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Fire Museum Built by the Seacoast Firemanís Union, this building contains a 19th century fire pumper, a collection of antique fire alarms, a Whiting Light (precursor to todayís emergency flashing lights), photographs, and other fire fighting equipment.

Click here for a view of some of the exhibits that can be seen in the Fire Museum.

Click here for historical photos of firemen and fire equipment.


The Fire Museum is one of our best places for children to visit.
kids visit Fire Museum


Below are several articles detailing the construction and renovation of this building
(From the Nov, 2004 issue of the HHS Newsletter)

Eagle Scout projects at Tuck Museum

Recently two Eagle Scout projects were completed at the museum. Eagle Scout candidate Chris Larivee from Boy Scout Troop 177, with the help of community volunteers, has completely renovated the Fire Museum. The walls and floor were repainted, the cases repaired and repainted, and all the exhibits were cleaned and reinstalled with new information labels. A new feature is a Childrenís corner where visitors may try on coats and hats and ring the fire bell.

Work on the interior of the Fire Museum inspired Jonathan Coulp-Yu also of Troop 177 to work on the exterior of the building. With Jonathanís group of volunteers, the exterior of the Fire Museum was repainted, a stunning brick sidewalk was installed that connects three of our buildings, and low maintenance landscaping was added, tying the buildings together.

(From the Hampton Union, May, 1985)

Museum Construction Started

By Ed Ballam

Fire Museum
Left to right, Roland Paige, Ansell Palmer, Robert Fabish, Mark Ouellette, John Walker, Anthony Kuncho.

HAMPTON - The 1853 Fire Department hand tub and other firefighting artifacts will soon have a permanent home where the public can view them.

The Fire Department held a ground-breaking ceremony Monday, May 6, at Tuck Field, thus commencing the construction of a fire museum to complement the Tuck Museum.

Sponsor of the construction of the building is the Firefighters Union, Local 2664. The union will pay for all the construction costs of the 24-foot by 30-foot building and, upon completion, will turn the building over to the town. At that time, the building will become the responsiblity of the Tuck Museum and the town. At town meeting in March, residents voted to allow the department to build the museum at Tuck Field with the condition that the town would own the building and have the responsiblities for it.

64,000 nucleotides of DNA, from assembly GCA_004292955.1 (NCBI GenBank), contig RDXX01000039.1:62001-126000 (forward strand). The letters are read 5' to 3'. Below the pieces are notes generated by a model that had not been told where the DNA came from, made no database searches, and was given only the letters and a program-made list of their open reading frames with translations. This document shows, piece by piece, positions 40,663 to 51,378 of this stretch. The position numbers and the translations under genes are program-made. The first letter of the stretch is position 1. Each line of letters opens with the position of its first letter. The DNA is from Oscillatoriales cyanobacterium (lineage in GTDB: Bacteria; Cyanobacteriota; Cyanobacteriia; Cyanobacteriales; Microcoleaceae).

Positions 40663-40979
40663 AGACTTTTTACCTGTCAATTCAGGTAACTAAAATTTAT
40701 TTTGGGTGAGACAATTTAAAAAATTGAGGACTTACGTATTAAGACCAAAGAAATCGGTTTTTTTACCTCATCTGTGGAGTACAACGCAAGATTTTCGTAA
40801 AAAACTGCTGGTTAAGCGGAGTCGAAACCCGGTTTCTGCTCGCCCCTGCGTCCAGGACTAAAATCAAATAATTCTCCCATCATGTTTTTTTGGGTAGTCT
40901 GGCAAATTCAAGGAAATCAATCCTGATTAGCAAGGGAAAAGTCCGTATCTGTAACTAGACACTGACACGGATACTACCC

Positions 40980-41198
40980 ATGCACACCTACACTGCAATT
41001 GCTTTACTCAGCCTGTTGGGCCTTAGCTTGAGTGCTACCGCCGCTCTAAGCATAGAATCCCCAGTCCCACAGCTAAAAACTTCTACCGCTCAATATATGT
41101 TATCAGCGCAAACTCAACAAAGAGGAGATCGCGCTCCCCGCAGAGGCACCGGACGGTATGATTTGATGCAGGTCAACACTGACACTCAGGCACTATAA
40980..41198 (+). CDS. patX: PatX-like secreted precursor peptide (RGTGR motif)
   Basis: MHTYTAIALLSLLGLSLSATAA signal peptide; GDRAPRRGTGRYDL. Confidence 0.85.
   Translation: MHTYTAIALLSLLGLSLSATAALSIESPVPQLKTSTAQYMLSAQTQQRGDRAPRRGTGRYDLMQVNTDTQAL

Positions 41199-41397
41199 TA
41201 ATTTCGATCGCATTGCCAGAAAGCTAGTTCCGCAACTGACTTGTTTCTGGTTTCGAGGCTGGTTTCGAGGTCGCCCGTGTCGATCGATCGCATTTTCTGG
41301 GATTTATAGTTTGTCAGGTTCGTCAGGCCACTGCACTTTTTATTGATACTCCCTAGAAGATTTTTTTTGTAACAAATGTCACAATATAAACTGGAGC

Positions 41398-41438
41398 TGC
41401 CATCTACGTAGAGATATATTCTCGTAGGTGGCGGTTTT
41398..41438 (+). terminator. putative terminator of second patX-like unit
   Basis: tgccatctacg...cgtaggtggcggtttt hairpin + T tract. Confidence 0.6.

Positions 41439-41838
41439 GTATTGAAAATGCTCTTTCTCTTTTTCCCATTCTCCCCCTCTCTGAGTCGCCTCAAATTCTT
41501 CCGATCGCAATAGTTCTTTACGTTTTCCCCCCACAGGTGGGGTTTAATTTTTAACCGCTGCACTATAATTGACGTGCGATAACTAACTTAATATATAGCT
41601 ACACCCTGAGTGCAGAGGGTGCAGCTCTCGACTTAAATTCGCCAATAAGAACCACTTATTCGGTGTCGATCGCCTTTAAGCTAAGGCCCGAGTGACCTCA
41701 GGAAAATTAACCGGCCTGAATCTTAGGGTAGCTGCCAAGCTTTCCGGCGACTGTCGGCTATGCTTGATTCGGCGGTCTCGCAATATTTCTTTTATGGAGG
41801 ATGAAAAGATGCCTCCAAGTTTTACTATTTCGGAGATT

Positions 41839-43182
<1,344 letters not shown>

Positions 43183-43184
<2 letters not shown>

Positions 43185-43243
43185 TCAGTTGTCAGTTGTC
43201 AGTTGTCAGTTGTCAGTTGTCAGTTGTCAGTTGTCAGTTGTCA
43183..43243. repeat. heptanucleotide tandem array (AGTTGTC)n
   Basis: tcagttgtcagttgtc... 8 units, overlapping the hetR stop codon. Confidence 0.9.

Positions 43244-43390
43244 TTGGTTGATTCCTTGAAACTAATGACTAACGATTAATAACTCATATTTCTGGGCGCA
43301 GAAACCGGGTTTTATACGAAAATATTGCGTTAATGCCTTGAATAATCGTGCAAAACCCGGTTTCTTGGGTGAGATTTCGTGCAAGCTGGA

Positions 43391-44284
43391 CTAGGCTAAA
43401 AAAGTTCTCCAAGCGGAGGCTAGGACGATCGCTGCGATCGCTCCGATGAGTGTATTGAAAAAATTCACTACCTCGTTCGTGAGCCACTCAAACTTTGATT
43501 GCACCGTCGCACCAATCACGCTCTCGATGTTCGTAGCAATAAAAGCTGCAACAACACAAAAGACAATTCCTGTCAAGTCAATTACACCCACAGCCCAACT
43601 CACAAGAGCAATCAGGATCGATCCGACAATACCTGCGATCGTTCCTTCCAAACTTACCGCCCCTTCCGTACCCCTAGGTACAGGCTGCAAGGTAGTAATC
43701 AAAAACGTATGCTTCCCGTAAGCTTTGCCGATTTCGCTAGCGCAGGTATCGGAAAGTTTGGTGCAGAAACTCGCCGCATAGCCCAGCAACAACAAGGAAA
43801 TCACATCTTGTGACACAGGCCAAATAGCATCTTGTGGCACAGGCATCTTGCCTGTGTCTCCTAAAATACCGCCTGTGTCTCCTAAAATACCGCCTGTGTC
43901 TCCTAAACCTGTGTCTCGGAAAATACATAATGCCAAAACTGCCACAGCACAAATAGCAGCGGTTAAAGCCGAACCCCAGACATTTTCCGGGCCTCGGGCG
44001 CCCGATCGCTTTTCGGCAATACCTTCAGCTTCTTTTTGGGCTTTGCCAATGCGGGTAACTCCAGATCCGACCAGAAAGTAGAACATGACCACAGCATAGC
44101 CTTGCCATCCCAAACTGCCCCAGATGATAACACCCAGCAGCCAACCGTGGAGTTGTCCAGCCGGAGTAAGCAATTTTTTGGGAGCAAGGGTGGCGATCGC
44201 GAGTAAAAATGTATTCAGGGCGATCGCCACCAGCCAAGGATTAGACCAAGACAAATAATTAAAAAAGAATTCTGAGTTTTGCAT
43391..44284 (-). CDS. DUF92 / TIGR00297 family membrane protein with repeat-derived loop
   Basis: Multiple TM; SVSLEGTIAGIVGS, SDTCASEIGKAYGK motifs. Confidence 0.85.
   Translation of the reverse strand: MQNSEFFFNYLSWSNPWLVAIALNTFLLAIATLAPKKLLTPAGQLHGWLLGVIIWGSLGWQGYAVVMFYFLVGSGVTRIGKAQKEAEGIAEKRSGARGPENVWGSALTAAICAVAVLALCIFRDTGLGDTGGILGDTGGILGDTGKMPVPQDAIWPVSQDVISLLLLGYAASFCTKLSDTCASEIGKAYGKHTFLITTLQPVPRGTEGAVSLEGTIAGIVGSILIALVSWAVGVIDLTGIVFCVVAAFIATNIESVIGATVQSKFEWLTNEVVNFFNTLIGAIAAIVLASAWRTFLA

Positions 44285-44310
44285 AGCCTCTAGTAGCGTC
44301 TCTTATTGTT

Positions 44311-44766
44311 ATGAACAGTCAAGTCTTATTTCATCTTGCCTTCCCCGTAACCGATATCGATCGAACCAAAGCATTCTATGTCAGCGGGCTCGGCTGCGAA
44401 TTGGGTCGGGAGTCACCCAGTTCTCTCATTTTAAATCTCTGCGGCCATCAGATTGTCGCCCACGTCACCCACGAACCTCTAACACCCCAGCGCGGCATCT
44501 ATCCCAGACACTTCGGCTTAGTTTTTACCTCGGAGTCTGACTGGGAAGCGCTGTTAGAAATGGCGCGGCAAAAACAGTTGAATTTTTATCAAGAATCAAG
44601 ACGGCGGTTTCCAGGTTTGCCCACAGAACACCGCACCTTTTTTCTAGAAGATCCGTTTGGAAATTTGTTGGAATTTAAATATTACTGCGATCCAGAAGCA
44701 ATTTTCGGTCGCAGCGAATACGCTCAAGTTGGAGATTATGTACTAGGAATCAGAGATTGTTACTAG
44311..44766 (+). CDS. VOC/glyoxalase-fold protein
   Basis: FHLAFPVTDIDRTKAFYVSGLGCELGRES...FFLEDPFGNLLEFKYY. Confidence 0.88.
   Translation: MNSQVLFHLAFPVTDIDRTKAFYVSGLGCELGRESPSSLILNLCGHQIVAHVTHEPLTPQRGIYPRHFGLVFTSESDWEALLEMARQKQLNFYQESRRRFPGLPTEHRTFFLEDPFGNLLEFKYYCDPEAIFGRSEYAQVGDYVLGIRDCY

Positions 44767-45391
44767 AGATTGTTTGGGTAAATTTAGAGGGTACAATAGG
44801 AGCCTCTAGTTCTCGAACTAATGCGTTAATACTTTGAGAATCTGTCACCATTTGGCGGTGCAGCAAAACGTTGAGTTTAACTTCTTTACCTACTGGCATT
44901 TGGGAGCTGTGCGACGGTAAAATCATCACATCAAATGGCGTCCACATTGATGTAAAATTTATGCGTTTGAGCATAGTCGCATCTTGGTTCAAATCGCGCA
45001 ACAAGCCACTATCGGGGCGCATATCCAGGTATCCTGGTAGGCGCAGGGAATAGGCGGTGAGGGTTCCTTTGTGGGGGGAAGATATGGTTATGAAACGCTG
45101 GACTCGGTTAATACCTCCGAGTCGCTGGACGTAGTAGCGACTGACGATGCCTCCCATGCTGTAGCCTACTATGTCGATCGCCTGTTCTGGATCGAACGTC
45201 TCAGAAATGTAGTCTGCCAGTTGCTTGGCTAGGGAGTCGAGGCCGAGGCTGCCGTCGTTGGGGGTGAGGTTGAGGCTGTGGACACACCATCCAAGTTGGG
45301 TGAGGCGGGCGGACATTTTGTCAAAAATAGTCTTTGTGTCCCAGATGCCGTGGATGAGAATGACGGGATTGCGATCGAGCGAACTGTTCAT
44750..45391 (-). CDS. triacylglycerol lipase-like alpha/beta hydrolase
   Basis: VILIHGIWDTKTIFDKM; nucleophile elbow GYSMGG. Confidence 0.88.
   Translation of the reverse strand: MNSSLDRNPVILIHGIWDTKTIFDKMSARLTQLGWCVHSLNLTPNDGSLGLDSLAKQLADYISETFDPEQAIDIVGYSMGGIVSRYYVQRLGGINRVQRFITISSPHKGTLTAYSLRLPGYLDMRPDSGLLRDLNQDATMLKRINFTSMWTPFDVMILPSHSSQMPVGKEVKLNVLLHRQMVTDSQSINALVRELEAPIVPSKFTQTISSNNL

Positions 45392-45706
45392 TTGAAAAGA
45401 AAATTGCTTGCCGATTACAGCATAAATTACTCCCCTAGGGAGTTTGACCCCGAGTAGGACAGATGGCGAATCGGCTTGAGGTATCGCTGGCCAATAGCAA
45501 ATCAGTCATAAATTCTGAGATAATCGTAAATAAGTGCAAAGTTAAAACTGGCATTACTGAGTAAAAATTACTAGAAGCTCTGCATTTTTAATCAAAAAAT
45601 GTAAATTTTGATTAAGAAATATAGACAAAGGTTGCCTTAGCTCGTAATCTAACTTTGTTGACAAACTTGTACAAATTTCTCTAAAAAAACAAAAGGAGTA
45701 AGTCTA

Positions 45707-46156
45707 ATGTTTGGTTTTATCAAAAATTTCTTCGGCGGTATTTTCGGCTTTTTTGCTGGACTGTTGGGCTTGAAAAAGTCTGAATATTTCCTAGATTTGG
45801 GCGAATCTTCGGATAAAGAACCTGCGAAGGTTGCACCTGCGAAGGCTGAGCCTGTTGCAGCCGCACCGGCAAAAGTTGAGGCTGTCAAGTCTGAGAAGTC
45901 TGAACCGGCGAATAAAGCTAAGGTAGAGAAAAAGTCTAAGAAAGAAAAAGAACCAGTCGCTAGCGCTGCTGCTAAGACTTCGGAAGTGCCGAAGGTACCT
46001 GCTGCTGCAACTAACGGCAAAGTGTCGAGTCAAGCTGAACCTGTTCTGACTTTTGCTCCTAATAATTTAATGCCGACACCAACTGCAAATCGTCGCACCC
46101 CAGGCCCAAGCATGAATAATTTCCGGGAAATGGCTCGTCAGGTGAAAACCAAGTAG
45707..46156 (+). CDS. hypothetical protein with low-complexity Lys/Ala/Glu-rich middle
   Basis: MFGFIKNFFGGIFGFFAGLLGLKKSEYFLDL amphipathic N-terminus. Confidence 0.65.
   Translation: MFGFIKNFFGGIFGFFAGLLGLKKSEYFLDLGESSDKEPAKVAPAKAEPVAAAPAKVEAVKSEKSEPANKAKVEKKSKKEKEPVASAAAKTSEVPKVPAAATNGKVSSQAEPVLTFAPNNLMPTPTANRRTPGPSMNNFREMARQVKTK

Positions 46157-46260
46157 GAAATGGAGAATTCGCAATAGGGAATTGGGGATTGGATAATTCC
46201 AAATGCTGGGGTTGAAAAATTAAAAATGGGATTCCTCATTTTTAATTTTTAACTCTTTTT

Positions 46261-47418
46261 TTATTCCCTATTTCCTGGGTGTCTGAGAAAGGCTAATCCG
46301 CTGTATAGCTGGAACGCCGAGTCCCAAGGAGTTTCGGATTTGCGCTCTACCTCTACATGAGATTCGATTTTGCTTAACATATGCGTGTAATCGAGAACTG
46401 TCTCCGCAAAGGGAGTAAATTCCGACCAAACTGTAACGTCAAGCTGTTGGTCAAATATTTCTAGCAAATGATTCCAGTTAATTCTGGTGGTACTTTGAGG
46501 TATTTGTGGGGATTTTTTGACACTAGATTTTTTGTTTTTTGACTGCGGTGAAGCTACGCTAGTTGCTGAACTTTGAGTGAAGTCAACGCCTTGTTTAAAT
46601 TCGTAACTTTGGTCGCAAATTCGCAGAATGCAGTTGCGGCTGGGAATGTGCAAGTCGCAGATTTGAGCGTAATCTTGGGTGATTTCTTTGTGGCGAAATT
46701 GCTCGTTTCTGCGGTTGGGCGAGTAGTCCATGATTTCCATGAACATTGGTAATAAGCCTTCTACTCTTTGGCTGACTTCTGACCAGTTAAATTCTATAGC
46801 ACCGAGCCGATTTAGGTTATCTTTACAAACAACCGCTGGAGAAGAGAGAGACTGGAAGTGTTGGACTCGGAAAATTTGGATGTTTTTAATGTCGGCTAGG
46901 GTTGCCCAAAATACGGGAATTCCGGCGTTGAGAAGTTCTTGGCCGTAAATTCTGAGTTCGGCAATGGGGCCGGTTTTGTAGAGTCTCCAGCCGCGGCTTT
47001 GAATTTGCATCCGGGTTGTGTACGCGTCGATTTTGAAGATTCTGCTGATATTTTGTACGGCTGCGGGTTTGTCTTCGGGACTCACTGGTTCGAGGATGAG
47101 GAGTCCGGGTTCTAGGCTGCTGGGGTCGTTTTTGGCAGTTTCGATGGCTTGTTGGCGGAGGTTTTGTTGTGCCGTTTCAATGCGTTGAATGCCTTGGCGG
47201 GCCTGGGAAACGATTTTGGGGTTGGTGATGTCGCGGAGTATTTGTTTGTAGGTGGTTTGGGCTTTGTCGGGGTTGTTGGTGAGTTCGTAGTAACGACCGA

Chairman of the building committee Mark Ouellette said the money for the project came from the sale of ads in the annual business directory and yearbook the union puts out every year. He added that townpeople and business owners have already done their share towards construction of the museum by purchasing ads in the book and through donations. He also thanked those who supported the union through their donations.

"They have already given us enough," Ouellette said of the townspeople.

Firefighter Robert Fabish, resentative of the union, said the department has nozzles, old pieces of equipment and trophies to fill the building.

Ouellette said that Robert "Vic" Lessard, a local contractor, has donated all of the equipment and the labor to complete the groundwork on the project.

The building will be constructed on a cement slab in the rear of the Tuck Museum building, near the shed.

The firefighters, who are donating the labor for the construction of the building, are hoping to have the building completed by the end of June. Once done, the building will be open for the inspection of the public during normal Tuck Museum hours.

Fabish commented that the building will be used to show school children how the fire-fighters did their work in days gone by. He added that it will be particularly useful during fire prevention week in October when the department will conduct tours.

Ouellette said that he would like to see the building become a museum for the entire Seacoast community, with other departments donating items to the museum.

The wood-framed building will have an asphalt-shingled roof and pine clapboards on the exterior. As time passes and the union raises more money, they will start finishing the inside of the building.